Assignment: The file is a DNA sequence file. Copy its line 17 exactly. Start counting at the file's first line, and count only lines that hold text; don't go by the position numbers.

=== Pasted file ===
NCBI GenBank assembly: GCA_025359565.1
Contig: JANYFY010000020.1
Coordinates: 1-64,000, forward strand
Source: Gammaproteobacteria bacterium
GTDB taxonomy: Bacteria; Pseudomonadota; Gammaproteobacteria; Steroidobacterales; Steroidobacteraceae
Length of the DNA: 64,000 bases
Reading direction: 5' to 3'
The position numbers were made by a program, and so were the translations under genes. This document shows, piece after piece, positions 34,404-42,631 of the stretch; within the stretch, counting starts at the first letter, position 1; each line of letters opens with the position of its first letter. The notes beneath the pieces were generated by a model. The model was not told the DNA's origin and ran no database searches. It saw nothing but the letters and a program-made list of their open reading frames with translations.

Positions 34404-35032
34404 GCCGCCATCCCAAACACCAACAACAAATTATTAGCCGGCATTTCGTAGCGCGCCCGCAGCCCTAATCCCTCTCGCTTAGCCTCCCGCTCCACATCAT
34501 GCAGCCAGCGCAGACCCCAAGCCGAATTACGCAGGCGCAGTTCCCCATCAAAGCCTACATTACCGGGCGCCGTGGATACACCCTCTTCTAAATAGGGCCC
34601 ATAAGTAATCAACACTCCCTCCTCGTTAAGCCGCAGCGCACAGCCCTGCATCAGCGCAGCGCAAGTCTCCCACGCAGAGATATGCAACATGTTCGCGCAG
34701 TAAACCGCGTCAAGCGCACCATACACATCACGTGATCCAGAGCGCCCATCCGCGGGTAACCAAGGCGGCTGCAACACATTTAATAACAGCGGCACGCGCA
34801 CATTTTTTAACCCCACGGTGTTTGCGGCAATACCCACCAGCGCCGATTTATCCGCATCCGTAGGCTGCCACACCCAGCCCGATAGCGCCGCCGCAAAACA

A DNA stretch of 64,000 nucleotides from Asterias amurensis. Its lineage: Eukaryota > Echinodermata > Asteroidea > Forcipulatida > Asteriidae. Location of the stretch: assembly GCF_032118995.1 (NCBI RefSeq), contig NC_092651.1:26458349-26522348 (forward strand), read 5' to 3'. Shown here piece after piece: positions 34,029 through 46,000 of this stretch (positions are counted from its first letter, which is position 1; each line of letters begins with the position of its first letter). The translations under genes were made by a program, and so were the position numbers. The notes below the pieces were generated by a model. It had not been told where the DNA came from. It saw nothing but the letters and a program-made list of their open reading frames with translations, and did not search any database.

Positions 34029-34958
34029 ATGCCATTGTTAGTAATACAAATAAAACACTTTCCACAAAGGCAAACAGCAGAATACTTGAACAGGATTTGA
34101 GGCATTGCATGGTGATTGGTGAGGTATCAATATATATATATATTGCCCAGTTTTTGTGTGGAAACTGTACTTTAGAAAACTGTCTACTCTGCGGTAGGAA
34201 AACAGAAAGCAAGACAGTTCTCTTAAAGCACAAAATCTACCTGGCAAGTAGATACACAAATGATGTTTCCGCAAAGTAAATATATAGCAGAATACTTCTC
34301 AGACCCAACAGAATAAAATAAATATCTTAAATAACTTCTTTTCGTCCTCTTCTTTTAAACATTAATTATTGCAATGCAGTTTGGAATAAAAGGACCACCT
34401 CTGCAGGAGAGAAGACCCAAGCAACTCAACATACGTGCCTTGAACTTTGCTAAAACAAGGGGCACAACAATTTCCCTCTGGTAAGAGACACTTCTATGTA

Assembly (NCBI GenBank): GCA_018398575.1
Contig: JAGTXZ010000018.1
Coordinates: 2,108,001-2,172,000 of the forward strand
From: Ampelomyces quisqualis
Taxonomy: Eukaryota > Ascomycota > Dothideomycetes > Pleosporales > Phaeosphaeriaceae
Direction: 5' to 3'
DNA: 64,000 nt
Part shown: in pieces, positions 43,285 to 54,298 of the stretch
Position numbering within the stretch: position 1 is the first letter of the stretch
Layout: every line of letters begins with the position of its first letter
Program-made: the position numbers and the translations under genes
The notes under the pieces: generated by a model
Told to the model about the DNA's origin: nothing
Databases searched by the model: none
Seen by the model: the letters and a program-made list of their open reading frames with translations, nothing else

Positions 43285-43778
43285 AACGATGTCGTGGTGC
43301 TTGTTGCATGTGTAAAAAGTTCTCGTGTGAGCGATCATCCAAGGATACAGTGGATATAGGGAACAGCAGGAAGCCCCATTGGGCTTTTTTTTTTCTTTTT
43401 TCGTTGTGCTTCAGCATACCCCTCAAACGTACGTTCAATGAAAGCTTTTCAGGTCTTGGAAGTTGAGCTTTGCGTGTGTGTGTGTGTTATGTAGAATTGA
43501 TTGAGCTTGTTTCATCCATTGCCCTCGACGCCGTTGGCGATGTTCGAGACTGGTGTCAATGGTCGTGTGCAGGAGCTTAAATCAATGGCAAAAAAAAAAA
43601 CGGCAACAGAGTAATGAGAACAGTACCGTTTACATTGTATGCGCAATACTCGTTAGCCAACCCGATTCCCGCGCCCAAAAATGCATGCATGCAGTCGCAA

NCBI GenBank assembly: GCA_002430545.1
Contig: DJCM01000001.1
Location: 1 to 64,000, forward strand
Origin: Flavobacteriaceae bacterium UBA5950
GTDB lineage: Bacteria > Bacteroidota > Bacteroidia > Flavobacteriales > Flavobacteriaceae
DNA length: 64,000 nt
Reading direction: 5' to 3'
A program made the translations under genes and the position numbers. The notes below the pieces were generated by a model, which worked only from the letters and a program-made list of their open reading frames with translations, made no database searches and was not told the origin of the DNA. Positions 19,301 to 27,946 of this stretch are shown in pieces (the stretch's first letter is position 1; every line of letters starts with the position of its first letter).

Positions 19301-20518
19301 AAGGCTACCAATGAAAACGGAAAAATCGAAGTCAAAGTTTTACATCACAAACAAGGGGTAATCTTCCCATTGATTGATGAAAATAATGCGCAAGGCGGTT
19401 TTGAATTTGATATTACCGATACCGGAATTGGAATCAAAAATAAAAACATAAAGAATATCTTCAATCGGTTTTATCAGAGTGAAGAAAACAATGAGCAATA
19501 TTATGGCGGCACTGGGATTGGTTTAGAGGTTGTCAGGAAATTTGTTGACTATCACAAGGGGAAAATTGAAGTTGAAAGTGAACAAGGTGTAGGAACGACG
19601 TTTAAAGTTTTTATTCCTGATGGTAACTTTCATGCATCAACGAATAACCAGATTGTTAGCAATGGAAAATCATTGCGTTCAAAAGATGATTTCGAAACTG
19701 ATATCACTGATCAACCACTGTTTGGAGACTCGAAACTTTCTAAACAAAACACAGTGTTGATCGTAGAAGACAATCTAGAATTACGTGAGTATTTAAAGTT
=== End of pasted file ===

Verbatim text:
34029 ATGCCATTGTTAGTAATACAAATAAAACACTTTCCACAAAGGCAAACAGCAGAATACTTGAACAGGATTTGA